The Desert

“Meanwhile the child grew up and his spirit grew strong. And he lived in the desert until the day he appeared openly to Israel” (Lk 1:80).

You cannot live eternally in a greenhouse. At a certain point, the plant must interact with the outside world, with the air, the wind, sun, rain…to be able to grow and develop to its full potential. It will, therefore, have to face storms, resist the rigors of the winter, and face the heat of the summer.

John the Baptist established himself in the desert because it is there where he finds a spiritual atmosphere that prepares him for his mission. In the desert, he had the experience of the Prophet Elijah and of the people of Israel during the forty-year walk of their exodus. He depended totally on God’s providence, contenting himself with what the desert has to offer: locusts and wild honey. There, God spoke to his heart (Hos 2:14) and prepared him to become His voice.

This is what happens when anyone receives a calling. Without the challenge of the desert, the solitude, the silence, the austerity, the difficulties, the suffering…our vocation will not be tested. With the smallest difficulty, the sun wilts it, the thorns suffocate it.

Jesus was not an exception. In fact, Luke’s Gospel says: “Filled with the Holy Spirit, Jesus left the Jordan and was led by the Spirit into the desert, for forty days being put to the test by the devil. During that time, He ate nothing and at the end He was hungry” (Lk 4:1-2).


The River

“The Word of God came to John, the son of Zechariah, in the desert. He went through the whole Jordan area proclaiming a baptism of repentance for the forgiveness of sins, as it is written in the book of the sayings of Isaiah the Prophet: A voice of one that cries in the desert: ‘Prepare a way for the Lord, make His paths straight!’” (Lk 3:2-4).

The desert is also a stage to help the prophet’s mission. John the Baptist left the desert to find people and take them to the Message, which is his responsibility. He then became established next to the Jordan, on the border between the desert and the land. And his shout could be heard from all sides. The multitudes rushed to the Jordan to be baptized there. It was like a new crossing from the biblical river to enter into the Kingdom, led by the new Joshua who was Jesus, the Messiah.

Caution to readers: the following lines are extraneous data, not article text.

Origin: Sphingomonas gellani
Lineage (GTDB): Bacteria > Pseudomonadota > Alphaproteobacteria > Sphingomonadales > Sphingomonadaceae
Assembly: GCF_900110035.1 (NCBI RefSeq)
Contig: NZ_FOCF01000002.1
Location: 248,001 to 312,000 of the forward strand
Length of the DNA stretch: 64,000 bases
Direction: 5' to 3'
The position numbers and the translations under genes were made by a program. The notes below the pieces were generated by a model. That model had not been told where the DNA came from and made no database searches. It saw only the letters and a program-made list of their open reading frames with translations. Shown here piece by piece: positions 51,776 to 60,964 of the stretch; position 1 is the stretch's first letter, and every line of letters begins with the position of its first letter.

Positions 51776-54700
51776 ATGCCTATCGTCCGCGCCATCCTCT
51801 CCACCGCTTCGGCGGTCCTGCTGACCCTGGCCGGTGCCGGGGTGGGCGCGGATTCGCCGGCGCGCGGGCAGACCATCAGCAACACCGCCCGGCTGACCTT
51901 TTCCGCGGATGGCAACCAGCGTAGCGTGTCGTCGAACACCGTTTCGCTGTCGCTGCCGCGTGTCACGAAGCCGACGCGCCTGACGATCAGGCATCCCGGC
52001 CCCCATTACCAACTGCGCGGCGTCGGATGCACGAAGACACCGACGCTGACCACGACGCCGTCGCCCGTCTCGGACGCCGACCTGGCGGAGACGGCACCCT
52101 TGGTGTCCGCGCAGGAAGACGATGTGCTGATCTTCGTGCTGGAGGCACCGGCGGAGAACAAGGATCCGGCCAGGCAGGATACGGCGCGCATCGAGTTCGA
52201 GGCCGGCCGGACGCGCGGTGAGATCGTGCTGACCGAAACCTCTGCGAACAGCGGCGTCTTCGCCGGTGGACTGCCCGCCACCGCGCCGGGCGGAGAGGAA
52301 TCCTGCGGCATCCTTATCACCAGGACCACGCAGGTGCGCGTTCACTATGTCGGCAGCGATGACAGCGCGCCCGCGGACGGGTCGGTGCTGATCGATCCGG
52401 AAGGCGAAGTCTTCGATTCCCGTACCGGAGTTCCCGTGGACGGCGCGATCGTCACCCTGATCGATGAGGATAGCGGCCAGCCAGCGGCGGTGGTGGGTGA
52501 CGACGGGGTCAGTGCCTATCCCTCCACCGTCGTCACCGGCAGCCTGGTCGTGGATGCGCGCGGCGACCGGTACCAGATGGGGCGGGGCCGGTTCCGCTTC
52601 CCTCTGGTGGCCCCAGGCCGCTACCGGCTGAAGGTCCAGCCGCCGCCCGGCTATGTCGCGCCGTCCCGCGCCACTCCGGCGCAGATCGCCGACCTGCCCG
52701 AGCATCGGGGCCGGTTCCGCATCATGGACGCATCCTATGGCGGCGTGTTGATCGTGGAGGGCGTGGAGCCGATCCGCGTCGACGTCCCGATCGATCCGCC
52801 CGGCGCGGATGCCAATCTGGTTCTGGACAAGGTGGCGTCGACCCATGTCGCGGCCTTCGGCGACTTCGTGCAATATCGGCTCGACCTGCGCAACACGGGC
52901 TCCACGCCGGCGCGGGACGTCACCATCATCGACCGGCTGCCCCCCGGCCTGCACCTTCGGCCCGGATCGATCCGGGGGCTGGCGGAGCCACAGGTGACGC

At the River Jordan, when John baptized Jesus, the “river of life” began to flow. ”Then the angel showed me the river of life, rising from the throne of God and of the Lamb and flowing crystal-clear. Down the middle of the city street, on either bank of the river, were the trees of life which bear twelve crops of fruit in a year, one in each month, and the leaves of which are the cure for the nations” (Rev 22:1-2).



“Now it was this same Herod, who had sent to have John arrested, had him chained up in prison…” (Mk 6:17-29).

As with John the Baptist, all go through the prison stage and are martyred. Because “He must grow greater, I must grow less” (Jn 3, 30). It is the supreme moment in the testimonial of love and of apostolic fecundity.

“Herods” can be very varied: an illness, old age, persecution, failure. It is important to accept “being put in prison” and let the light of the paschal mystery enter our prison.

St. Daniel Comboni said to his missionaries that they should be “hidden stones,” buried in the African soil. It is an essential condition to be the foundation of the building that will rise over us. Then our life and our vocation will be truly fruitful, as Jesus says: “Unless a wheat grain falls into the earth and dies, it remains only a single grain; but, if it dies, it yields a rich harvest” (Jn 12:24).